years old, “died” on May 17, 1991. There were many speculations
regarding his death,apart from the hundreds of baseless rumors circulating throughout the Twin Cities. Thetwo major theories were as follows. The residents of Benton Harbor held the belief thatEric McGinnis was murdered by one of the many white inhabitants of St. Joseph,supposedly because he was dating a white girl from that city, something highly lookeddown upon by
the whites. The African American story went on to say that the county’s
only detective, Jim Reeves, and the County Prosecutor, Dennis Wiley, were hiding facts,and harboring white criminals. To them Eric McGinnis was a hero, and served as anoutlet for years of anger and prejudice, as well as a representation of all the crimes that
the white race had perpetrated against the African American “family.”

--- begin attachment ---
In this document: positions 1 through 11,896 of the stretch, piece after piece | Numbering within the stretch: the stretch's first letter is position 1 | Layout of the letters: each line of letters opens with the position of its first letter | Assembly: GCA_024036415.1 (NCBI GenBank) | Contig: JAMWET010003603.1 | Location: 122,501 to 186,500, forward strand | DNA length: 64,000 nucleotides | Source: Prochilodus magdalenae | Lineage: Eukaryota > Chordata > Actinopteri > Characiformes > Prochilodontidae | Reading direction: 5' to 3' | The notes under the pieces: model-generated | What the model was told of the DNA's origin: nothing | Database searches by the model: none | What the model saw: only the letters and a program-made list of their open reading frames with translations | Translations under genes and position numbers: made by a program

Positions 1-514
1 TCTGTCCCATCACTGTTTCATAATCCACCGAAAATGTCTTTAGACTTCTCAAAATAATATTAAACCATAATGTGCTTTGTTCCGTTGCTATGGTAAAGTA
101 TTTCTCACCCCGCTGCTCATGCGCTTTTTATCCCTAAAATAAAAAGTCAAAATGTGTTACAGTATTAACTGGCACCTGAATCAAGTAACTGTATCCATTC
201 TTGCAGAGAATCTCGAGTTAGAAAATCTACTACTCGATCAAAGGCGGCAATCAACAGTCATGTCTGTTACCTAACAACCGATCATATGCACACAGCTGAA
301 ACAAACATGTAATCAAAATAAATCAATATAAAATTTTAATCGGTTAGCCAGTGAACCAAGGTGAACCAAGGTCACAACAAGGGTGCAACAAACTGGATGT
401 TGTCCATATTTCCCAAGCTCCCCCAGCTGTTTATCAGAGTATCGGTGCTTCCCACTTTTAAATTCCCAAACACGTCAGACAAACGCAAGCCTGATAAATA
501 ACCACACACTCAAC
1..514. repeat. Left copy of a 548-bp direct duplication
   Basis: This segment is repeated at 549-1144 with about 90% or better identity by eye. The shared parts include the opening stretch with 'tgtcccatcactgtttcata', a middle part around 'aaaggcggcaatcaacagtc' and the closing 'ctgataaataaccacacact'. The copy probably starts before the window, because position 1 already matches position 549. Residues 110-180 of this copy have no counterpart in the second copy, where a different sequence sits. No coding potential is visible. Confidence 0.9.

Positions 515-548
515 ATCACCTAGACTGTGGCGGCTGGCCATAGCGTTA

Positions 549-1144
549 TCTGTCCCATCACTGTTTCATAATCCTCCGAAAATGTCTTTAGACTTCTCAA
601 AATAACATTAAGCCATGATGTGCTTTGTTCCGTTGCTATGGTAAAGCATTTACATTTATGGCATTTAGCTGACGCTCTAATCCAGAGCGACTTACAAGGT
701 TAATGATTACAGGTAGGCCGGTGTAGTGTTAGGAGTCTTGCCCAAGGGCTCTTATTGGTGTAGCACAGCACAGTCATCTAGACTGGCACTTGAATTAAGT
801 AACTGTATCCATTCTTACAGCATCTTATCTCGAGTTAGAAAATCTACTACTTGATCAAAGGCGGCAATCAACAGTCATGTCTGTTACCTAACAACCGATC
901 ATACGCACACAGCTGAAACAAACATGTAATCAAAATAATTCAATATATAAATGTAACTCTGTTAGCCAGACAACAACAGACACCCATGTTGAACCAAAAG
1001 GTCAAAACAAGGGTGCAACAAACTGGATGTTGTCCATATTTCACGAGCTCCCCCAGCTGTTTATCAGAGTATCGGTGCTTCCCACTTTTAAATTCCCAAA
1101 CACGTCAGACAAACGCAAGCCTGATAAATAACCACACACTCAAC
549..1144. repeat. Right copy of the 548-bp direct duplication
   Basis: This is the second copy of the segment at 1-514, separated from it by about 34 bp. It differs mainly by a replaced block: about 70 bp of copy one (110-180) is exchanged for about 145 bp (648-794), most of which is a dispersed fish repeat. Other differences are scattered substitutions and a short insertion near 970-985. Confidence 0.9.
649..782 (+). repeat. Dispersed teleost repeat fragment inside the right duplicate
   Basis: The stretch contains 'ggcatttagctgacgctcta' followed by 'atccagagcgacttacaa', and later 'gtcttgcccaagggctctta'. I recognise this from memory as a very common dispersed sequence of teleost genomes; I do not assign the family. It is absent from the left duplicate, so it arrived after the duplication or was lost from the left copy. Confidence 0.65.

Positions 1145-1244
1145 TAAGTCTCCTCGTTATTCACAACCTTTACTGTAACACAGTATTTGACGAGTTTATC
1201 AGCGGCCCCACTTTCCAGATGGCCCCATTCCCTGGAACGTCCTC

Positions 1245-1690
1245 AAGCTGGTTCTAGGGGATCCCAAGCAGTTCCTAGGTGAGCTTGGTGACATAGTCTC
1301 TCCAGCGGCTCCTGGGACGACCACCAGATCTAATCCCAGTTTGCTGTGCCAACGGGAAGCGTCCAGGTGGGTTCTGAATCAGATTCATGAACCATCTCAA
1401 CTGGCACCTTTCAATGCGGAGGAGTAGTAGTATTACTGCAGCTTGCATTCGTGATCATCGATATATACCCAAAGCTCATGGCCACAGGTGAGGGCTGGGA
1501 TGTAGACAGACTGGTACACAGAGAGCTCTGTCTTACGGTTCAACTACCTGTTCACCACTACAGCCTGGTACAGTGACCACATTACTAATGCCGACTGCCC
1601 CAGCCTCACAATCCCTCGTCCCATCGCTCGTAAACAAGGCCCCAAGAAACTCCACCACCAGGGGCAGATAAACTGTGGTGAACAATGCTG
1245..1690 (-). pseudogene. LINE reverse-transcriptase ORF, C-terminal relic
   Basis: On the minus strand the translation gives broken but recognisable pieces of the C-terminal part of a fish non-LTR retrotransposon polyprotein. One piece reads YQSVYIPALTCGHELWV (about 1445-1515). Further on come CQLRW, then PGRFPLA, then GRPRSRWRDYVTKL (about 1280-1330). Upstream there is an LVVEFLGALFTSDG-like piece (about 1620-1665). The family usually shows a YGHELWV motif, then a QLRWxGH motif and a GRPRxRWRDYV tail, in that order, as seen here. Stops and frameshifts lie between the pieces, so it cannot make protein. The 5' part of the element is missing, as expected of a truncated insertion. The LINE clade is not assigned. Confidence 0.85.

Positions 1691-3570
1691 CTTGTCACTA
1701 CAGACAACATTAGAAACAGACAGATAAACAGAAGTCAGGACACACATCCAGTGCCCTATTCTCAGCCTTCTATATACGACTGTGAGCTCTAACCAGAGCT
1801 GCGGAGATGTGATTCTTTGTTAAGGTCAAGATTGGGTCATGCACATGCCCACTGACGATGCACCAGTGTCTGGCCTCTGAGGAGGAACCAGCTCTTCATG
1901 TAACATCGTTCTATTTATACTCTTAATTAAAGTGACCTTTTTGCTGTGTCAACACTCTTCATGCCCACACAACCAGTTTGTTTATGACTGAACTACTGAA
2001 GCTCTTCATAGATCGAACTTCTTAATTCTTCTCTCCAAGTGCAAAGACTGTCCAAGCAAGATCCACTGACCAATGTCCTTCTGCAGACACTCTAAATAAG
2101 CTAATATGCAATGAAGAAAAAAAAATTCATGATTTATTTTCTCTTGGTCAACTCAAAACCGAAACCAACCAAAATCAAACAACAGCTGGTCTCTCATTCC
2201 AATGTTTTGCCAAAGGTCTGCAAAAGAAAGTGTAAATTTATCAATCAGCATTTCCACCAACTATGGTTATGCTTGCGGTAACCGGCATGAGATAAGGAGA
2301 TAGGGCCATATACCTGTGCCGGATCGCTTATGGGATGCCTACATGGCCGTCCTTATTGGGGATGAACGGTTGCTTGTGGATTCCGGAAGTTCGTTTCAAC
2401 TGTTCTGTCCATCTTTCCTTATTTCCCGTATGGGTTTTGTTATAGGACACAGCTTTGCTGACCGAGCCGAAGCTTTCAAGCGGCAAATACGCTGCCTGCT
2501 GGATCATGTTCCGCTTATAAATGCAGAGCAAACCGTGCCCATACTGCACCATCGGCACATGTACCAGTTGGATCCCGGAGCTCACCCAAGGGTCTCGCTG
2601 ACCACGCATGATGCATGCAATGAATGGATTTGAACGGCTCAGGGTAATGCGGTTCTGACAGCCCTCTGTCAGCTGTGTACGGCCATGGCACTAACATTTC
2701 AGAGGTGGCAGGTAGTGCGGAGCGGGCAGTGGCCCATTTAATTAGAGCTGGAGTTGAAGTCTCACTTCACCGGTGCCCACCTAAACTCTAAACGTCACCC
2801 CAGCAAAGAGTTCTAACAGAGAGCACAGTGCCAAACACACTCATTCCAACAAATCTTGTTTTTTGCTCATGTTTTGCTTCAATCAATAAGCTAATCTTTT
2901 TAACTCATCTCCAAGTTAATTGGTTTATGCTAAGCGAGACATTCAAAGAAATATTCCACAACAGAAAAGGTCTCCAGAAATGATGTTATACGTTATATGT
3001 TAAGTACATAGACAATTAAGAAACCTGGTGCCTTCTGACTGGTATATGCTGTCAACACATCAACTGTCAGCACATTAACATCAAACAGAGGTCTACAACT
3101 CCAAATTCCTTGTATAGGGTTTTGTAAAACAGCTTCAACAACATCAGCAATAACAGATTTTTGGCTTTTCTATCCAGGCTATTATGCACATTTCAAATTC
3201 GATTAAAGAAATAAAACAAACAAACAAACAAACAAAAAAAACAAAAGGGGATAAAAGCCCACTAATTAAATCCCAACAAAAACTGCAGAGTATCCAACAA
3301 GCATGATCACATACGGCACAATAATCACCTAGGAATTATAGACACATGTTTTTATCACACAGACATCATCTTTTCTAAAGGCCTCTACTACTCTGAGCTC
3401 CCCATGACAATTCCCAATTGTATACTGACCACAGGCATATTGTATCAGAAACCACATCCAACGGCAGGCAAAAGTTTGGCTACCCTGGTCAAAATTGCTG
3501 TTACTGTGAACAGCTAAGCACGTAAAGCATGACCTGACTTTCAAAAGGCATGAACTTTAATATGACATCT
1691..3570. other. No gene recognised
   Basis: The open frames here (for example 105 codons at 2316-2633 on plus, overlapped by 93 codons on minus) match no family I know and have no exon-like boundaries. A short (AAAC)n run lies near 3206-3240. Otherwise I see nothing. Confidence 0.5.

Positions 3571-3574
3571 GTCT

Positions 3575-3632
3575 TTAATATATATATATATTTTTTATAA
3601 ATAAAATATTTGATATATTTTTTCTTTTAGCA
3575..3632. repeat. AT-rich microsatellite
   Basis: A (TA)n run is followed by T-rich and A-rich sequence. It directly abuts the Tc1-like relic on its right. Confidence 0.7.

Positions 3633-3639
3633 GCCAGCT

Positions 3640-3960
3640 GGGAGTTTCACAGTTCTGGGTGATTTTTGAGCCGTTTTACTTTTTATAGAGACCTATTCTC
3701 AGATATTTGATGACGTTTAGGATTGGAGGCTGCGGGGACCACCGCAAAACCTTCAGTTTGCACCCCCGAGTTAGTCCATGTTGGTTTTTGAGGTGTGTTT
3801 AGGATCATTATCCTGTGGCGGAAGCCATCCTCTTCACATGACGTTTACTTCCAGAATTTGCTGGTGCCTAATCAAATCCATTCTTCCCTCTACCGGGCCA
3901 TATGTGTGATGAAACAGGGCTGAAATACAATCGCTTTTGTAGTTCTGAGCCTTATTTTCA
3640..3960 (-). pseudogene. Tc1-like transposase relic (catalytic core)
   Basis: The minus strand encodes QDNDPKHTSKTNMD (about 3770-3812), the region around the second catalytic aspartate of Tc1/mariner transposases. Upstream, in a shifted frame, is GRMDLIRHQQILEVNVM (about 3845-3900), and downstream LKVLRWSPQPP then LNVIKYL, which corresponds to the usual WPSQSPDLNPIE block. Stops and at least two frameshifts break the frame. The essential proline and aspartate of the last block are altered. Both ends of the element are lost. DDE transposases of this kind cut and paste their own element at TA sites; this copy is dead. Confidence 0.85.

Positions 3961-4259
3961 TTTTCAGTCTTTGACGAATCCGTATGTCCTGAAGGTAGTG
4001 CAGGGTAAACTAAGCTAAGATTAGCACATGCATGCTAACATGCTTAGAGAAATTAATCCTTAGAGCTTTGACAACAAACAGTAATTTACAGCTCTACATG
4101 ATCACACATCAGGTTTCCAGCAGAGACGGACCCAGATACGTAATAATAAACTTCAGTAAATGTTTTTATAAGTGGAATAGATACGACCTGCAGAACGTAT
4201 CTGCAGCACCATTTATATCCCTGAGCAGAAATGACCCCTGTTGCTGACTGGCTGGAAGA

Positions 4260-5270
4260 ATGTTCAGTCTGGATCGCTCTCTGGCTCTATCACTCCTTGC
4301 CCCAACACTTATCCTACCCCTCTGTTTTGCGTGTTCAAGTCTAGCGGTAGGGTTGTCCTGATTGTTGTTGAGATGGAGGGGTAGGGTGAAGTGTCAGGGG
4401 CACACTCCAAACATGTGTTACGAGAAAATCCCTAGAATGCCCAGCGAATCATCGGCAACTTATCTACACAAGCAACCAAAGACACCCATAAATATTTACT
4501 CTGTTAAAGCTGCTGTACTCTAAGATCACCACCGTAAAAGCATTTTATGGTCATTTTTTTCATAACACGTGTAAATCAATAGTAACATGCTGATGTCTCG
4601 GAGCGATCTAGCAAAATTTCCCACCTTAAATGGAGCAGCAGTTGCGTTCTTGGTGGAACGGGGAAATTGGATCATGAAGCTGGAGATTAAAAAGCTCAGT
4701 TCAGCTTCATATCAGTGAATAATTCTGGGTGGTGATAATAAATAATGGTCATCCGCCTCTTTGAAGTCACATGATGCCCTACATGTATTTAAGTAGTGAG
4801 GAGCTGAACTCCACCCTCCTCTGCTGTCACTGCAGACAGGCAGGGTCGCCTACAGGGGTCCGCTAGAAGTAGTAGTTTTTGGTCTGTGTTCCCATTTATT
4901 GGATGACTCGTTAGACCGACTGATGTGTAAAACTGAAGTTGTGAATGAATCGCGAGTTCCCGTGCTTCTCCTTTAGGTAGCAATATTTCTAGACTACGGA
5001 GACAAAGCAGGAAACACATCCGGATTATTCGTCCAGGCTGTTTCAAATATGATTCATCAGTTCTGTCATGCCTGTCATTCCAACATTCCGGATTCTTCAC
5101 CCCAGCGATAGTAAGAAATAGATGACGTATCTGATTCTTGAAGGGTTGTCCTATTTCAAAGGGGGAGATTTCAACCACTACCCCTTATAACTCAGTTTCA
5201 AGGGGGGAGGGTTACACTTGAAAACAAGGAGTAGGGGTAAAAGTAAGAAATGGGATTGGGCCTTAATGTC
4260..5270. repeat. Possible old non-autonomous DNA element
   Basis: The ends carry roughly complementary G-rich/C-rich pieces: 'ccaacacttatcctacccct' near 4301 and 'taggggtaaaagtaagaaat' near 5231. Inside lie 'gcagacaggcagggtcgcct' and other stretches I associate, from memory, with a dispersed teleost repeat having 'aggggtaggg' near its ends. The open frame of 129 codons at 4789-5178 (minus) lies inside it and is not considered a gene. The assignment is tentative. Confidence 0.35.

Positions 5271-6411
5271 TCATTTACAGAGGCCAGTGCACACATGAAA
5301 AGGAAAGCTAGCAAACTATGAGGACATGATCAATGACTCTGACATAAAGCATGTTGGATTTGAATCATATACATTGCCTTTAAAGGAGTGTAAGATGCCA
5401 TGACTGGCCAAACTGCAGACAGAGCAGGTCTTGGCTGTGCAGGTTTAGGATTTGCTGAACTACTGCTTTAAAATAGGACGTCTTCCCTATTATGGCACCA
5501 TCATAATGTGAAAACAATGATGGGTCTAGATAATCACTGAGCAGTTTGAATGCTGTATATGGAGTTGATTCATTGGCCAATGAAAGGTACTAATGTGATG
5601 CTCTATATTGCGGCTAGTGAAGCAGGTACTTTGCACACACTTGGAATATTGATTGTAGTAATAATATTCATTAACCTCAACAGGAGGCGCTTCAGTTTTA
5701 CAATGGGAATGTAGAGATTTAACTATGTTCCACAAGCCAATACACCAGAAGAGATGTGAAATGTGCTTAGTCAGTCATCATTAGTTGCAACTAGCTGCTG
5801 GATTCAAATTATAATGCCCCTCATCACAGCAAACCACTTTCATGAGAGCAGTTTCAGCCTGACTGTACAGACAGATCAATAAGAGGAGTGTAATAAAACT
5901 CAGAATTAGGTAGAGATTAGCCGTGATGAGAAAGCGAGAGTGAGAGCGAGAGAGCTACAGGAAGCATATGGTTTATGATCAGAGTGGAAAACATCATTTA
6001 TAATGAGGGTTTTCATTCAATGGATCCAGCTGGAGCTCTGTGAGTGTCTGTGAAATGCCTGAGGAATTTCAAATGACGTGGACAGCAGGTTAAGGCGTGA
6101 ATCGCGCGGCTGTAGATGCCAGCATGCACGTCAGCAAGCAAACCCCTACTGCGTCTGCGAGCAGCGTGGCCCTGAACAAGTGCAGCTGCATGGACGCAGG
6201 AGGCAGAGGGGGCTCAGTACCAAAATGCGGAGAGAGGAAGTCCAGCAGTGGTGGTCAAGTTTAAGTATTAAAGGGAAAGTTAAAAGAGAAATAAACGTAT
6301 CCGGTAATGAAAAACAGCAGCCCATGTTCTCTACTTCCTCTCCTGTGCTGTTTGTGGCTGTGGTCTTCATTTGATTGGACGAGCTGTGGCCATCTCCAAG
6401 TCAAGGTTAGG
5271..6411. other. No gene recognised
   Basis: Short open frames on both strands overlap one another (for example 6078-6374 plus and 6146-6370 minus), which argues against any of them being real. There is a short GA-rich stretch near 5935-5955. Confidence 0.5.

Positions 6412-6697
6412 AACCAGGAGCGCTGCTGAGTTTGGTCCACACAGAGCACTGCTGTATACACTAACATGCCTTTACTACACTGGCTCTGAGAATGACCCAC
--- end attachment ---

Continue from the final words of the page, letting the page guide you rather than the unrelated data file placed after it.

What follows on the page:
The White side of the story showed much less anger towards the blacks they werenot necessarily any less racially prejudiced in their attitude. This can be attributed to thefact that they did not need words to express their feelings to the Blacks, their actionsspoke both loud and clear enough. The White population referred to Eric McGinnis
 drowning as a freak occurrence on the wet and muddy slopes of the St. Joseph River, andnot in any way a violent crime. The investigators approached this from the White point of 
Al-Qudsi 3
view, doing only a very basic autopsy, and not bothering to verify their work with experts
in that field. The government labeled McGinnis’ death as accidental on his death